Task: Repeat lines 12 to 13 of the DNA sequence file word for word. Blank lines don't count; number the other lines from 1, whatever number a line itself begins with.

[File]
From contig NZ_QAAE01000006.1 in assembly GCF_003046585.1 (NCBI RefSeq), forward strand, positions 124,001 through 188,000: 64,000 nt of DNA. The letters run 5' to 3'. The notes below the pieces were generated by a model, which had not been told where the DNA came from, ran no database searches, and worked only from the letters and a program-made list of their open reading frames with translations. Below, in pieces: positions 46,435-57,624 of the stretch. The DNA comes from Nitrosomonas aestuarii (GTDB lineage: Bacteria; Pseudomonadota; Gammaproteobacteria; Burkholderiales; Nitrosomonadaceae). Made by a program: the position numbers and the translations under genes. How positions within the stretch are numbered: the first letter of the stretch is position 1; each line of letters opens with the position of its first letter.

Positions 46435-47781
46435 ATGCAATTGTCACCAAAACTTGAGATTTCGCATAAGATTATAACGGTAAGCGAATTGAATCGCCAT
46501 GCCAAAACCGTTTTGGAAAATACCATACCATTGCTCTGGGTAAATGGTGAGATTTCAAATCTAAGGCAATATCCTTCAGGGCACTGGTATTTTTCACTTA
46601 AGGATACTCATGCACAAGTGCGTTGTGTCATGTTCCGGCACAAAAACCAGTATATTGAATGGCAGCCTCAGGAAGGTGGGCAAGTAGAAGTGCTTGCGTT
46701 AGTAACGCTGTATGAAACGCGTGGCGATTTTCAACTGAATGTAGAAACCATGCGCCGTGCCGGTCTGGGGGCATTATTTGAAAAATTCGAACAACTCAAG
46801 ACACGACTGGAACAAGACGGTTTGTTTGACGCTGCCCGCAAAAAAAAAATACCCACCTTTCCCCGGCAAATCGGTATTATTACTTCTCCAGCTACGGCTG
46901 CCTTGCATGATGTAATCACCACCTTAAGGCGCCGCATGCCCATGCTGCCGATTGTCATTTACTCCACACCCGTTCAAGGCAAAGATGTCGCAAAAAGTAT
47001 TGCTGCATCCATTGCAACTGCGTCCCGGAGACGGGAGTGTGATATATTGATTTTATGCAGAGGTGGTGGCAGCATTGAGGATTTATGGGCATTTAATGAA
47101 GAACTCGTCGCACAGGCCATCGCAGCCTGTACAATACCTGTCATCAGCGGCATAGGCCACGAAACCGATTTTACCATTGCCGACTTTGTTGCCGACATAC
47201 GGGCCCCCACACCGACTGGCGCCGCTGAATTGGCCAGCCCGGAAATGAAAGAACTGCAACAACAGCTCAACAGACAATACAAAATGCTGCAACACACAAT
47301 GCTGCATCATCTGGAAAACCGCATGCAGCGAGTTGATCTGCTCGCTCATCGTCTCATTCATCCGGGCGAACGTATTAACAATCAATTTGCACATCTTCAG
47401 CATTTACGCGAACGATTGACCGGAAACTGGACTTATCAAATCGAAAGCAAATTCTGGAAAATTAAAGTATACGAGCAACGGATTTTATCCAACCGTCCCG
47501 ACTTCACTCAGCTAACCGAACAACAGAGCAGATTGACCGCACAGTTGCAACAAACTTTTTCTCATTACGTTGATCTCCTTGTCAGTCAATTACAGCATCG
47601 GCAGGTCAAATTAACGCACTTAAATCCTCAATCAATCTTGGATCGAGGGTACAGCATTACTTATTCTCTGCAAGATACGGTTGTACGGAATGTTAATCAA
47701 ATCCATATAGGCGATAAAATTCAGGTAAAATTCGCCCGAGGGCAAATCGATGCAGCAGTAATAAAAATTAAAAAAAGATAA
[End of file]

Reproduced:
47301 GCTGCATCATCTGGAAAACCGCATGCAGCGAGTTGATCTGCTCGCTCATCGTCTCATTCATCCGGGCGAACGTATTAACAATCAATTTGCACATCTTCAG
47401 CATTTACGCGAACGATTGACCGGAAACTGGACTTATCAAATCGAAAGCAAATTCTGGAAAATTAAAGTATACGAGCAACGGATTTTATCCAACCGTCCCG